For that particular one I’m using A-Frame to handle the tracking of custom markers within the browser. The workflow for exporting a 3D object from Blender to a glTF, and then loading it into the Three.js scene is remarkably easy.
In the future I’d like to see how well one of my photogrammetry captured objects renders and see how well animated objects and interactivity works. I suspect as long as you’re mindful of most Three.js rendering limitations you’d be fine but who knows with the addition of the whole AR layer within the browser.
I’ve been experimenting with more photogrammetry tools and techniques. This time recreating 3D human heads using a Blender add-on called FaceBuilder which is developed by KeenTools. Using FaceBuilder is pretty straightforward:
you take 7 photos of the head you’d like to recreate at various angles,
import those photos into Blender using FaceBuilder,
align the FaceBuilder mesh to the 7 photos using their pinning system,
bake the photos into a texture used by the generated head mesh, and
clean up the baked texture by doing a bit of clone tool work over anything that may look off.
I’ve found that taking photos on a bright, overcast day gets the best results as well as trying to capture the 7 key photos as quickly as possible (before your subject shifts around too much) and well as detail shots around the head to be used to texture paint in anything that may look off when the textures are baked.
I’ve been doing some photogrammetry tests using my iPhone 11’s camera, Agisoft Metashape, and a Proko Anatomical Skull. The goal is to accurately convert a physical 3D object into something that can be used within a game. I think if I focus on taking less blurry photos (like the back of the skull were) the results will be spot on next time. It’s interesting how you can see the lack of details translating into the glitchiness of the generated mesh. There’s a bubbling particle-like explosion wherever the details drop below a certain threshold.
Anywho, after I get a workflow to reliably capture a 3D object the next step would be to retopologize and possibly rig the object in Blender. I’m anxious to be moving onto that soon. 🙂
Over the last couple of months I’ve been busy prototyping several shooting levels for a potential VR Game. They’re all extremely rough but I’m quite happy with most of them and am planning on expanding them into a full-on, actual game. Some of my favorite prototypes are a whack-a-mole style shooter, dodging asteroids as you’re shooting them apart, and defending against waves of humanoid attackers.
As you can see in the screenshots, the prototypes all take place within an office environment. I like the idea of a video game existing within augmented reality, with your co-workers unaware of what you’re actually doing, so I think that’s the direction I’ll be going in for now.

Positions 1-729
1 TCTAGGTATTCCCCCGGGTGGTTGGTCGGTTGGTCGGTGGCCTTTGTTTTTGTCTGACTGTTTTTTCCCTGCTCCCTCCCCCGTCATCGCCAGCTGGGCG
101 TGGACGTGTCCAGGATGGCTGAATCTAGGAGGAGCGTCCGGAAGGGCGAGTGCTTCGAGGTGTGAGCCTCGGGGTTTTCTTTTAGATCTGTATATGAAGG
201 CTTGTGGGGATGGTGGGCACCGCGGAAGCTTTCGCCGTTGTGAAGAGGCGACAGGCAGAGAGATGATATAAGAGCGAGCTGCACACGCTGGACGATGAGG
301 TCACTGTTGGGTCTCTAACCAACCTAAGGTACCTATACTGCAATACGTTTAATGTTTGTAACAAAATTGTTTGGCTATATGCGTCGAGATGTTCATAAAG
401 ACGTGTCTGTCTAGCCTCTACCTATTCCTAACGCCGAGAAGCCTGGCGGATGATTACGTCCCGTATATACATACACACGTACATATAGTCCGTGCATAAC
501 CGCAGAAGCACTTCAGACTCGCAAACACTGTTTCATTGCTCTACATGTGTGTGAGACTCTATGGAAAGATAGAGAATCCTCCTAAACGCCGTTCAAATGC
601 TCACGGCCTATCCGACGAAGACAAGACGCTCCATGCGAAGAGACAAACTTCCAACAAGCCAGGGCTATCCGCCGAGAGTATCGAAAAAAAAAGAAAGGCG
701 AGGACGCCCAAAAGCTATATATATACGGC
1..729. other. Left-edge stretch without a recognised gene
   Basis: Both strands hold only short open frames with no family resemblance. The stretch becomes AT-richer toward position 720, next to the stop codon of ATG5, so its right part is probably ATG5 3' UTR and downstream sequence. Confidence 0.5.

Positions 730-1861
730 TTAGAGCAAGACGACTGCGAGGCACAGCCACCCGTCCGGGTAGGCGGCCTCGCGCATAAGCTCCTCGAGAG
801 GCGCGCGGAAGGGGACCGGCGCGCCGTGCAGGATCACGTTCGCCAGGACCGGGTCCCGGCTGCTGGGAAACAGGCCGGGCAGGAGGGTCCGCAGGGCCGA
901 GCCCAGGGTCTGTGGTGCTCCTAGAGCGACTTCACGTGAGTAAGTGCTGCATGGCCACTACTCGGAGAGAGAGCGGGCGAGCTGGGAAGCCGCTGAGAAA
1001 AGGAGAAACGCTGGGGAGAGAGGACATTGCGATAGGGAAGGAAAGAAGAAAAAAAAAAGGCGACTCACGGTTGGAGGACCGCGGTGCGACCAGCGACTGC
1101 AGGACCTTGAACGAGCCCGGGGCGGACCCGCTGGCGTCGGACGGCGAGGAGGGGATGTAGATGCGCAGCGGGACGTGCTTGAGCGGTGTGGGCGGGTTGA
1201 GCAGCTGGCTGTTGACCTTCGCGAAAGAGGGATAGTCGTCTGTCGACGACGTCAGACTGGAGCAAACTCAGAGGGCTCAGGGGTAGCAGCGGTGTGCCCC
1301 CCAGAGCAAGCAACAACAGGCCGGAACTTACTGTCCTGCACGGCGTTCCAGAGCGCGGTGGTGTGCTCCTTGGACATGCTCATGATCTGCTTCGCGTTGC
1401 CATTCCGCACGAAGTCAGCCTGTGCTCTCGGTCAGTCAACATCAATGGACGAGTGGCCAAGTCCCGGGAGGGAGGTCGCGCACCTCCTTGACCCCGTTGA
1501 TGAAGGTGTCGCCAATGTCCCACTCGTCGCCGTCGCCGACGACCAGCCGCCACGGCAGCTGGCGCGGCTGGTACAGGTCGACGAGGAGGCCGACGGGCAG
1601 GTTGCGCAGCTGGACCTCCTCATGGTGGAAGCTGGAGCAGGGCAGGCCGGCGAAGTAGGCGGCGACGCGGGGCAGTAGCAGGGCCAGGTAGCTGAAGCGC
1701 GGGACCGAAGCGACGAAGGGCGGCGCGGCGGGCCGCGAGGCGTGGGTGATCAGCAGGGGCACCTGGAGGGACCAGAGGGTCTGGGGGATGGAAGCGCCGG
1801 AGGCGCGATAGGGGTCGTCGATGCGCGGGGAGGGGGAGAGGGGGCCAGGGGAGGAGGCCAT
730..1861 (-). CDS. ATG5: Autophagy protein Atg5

This office/AR concept also lends itself to a lot of interesting juxtapositioning of things. Like deers grazing beside a water cooler, vikings attacking around a conference table, or space ships flying past the building’s receptionist.
Over the last year or so I’ve become increasingly interested in virtual reality. I suppose it started when I saw Warren Spector’s keynote and attended a few of the VR sessions at 2016’s East Coast Game Conference. Before then I was intrigued by VR but didn’t care about investing time or money into it.
Once ECGC gave me the VR bug, I started by messing around with a couple different version of Google Cardboard with their Google VR SKD for Unity. The View-Master Virtual Reality headset is the nicest of the ones I own, although the official Google Cardboard viewer does has its charm too, and is among the least expensive to acquire. During this period I had worked up a couple different game prototypes to explore what what possible as a developer. I think the most successful was a reticle based maze prototype.
It seemed like mobile devices are the best entry point for most people to adopt VR (almost every modern phone has the appropriate hardware after all) so I purchased a Gear VR, Samsung Galaxy S7, and a SteelSeries Stratus XL controller to expand what I could experiment with. Out of the games that are available I think Land’s End, Adventure Time: Magic Man’s Head Games, and Dark Days were among the most enjoyable to play. At this point I had started developing a reticle-based point & click adventure game. I had actually written almost the entire script for the game but unfortunately my ability to create 3D assets is a bit limited so this project has been on hold until I can spend more time myself or find a 3D artist to work with.
Back around November 2016 I purchased an HTC Vive and last month I added an Oculus Rift to my collection. I’ve been working on a VR game that I’d like to release on SteamVR and was surprised by how the different styles of trackers affect gameplay. With the Oculus Rift and PlaystationVR, the tracking sensors are facing the user from one direction so its very easy to have a sensor loose sight of a controller by being blocked by the user’s body. This makes any game where the user can move and turn in 3D space impractical. You pretty much have to be physically facing a specific direction in the real world for it to work well.
It’s been interesting to see what each platform does well and leaves to be desired. Interestingly the cardboard or Gear VR platforms are the easiest to look around in since they don’t require a cable for their headsets. Out of all of the platforms I’ve tried the HTC Vive is my favorite. It very rarely looses track of the headset or controllers and has a simpler controller that feels natural and provides just the right amount of buttons to interact with.